The Paul comment here is worth more than a passing look. It sums up much we have already heard from him. It’s the voice of that ideological school whose central doctrine is the proposition that the U.S. is the main cause of misery and terror in the world. The school, for instance, of Barack Obama’s former minister famed for his “God d— America” sermons: the Rev. Jeremiah Wright, for whom, as for Dr. Paul, the 9/11 terror assault was only a case of victims seeking justice, of “America’s chickens coming home to roost.”

Some in Iowa are reportedly now taking a look at Dr. Paul, now risen high in the polls there. He has plenty of money for advertising and is using it, and some may throw their support to him, if only as protest votes. He appears to be gaining some supporters in New Hampshire as well. It seemed improbable that the best-known of American propagandists for our enemies could be near the top of the pack in the Iowa contest, but there it is. An interesting status for a candidate of Dr. Paul’s persuasion to have achieved, and he’ll achieve even more if Iowans choose to give him a victory…”

If this latest poll is to be believed, then PPP and Rasmussen are up to something, which I have a tendency to believe.

Iowa Caucus

Ron Paul is not to happy to be on the hot seat when it comes to his bigoted past.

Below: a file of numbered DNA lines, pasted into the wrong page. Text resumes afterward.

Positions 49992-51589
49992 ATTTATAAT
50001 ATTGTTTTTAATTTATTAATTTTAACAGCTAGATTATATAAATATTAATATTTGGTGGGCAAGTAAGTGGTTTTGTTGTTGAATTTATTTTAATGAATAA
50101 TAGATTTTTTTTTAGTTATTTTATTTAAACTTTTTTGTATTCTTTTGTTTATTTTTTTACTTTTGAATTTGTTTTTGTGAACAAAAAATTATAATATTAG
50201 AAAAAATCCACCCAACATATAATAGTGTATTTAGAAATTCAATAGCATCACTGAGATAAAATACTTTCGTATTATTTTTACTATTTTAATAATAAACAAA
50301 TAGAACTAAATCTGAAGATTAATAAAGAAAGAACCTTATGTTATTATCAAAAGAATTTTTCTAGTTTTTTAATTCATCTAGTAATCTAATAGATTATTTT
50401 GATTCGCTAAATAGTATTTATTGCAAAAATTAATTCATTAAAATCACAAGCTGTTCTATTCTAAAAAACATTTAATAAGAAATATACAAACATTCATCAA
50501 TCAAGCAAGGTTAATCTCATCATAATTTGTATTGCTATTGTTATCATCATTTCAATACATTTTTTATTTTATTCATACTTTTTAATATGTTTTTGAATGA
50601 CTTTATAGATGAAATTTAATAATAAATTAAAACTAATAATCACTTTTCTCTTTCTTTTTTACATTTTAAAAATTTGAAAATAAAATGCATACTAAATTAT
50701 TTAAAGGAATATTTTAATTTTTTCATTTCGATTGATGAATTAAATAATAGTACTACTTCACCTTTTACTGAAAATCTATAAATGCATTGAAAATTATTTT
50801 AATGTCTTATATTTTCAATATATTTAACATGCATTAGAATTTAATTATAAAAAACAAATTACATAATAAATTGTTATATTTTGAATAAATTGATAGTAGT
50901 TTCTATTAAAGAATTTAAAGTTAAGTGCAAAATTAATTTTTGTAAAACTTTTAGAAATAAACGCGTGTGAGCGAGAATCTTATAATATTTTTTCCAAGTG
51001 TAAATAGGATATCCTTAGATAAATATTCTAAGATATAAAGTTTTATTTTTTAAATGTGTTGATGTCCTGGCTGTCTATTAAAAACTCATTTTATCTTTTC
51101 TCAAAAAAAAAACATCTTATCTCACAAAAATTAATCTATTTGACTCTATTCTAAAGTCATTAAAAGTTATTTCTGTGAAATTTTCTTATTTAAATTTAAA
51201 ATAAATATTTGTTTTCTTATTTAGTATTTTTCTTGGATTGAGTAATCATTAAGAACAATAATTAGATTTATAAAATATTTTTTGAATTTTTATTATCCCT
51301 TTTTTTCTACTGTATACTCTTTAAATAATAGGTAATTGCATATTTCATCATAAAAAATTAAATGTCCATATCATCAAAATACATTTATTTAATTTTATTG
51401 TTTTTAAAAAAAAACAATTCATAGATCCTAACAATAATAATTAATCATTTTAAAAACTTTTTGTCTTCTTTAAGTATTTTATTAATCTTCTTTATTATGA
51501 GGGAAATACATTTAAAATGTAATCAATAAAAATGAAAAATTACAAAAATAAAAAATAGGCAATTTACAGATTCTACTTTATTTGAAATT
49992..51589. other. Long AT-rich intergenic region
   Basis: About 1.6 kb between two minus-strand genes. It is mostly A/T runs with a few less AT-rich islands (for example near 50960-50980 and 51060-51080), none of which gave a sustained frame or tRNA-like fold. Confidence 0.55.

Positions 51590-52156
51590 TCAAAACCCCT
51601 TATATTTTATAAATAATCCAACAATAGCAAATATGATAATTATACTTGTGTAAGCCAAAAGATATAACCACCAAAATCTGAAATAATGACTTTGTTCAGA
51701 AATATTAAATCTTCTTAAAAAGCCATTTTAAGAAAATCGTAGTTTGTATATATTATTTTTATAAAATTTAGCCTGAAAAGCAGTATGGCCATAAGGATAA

The Hill

“…Moreover, Kirchick goes on to point out that Ed Crane, “the president of the Cato Institute, said Paul told him that ‘his best source of congressional campaign donations was the mailing list for the Spotlight, the conspiracy-mongering, anti-Semitic tabloid run by the Holocaust denier Willis Carto.’”  To this reader, that sentence is the most important one in Kirchick’s article.  It reveals, for the first time, that a great deal of Paul’s funding for his successful congressional campaigns comes from one of the most notorious anti-Semitic papers in America.

Finally, Kirchick reveals that Paul is a regular guest on the single most extremist far-right radio program hosted by a man named Alex Jones. I first heard of Jones while on a speaking engagement in California, where a man who drove me around insisted I hear tapes of Jones that he had amassed. Jones is so crazed in his support of conspiracy theories about everything that he makes Lyndon LaRouche and Michael Savage appear apostles of sanity. Kirchick quotes Paul as telling Jones in a March 2009 broadcast that “we need to take out the CIA.” Just last week, Paul told Jones that the report of an attempted Iranian assassination in the U.S. of the Saudi ambassador was nothing but a “propaganda stunt.”…”

How to Destroy a Man’s Reputation in One Easy Lesson